|Come on in, the surf’s super in Morocco
Fleeing the gloom of northern Europe in search of warm winter waves, surfers are flocking to a fishing village on Morocco's Atlantic coast now selling itself as a top surf destination.
The ocean breakers at Taghazout swell to four or five meters and are usually at least 300m long, making it the Maghreb country's best surf spot, according to Moroccan pro Boukel Simo, AFP reports.
Morocco's first surf festival at Taghazout in late December, caught the attention in particular of board riders fed up with the ice and cold of the northern hemisphere winter.
In December the winter waves go nicely with the sunshine. Add to that the blue skies, mild winter temperatures – the sea averaged 19 degrees Celsius during the three-day festival – and an international airport at nearby Agadir, there is plenty about Taghazout to impress surfers.
Tom, a seasoned German surfer in his 30s, drew a favorable comparison between California and Morocco's southwest coast.
“Smaller waves, but a better climate than San Diego!''
Phil, a New Zealander living in London, who like his Finnish friend Antton had flown out for the festival, was sold on Morocco's surf.
Less than five hours by plane from northern Europe, the only alternative is the Canary Islands, he explained, “and that's more expensive.’’
The village is already a victim of its own success, however, with some visitors complaining of crowded waters during peak season.
“Avoid the Christmas holidays... The whole of Europe is out there,’’ wrote one contributor on the website allosurf.net.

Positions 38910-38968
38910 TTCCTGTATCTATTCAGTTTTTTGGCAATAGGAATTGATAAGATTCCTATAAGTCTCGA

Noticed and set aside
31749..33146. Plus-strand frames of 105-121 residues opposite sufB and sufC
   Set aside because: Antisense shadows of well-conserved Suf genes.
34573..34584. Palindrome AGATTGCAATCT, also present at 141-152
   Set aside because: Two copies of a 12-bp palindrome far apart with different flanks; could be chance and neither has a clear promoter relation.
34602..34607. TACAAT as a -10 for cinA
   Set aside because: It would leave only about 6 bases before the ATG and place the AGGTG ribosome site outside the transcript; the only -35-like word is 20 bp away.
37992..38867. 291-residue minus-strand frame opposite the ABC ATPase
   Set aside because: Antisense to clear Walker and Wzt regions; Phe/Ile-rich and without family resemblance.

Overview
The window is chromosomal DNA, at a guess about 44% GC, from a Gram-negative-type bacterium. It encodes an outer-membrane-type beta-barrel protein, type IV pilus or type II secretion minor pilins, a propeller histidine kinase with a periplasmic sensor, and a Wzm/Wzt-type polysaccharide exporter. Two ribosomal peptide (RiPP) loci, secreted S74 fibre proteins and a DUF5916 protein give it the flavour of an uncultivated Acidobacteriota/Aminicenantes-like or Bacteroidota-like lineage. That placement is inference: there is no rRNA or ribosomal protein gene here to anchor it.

The village now hosts numerous surf camps, touted by travel agencies, and offering accommodation and courses in a water sport that has flourished since the 1990s.
Surfboards lie alongside fishing boats pulled up on the wide sandy beach at Taghazout, where the tourism trade has provided work for locals like Omar, an instructor who works at the surf camps.
The high season runs until April.
The event organizer, Mehdi Ouhabbi, is seizing the opportunity to clean up Taghazout's beaches and raise concerns about the environment.
“In one day, we filled more than 200 bags of litter that we found on the beach,'' he said, pointing to a pile of rubbish nearby, beneath which a trickle of waste water from the village flowed directly out onto the sandy shore.
“Running water arrived here three years ago, but there are no plans for water treatment facilities,’’ with the local authorities citing a lack of funds, Ouhabbi said.
The waste water “smells bad and it makes the surfers' eyes sting,’’ he said.
Ouhabbi admitted there was little hope the village would retain its laid-back surfers' paradise character, pointing to plans for a vast hotel and golf complex in the area.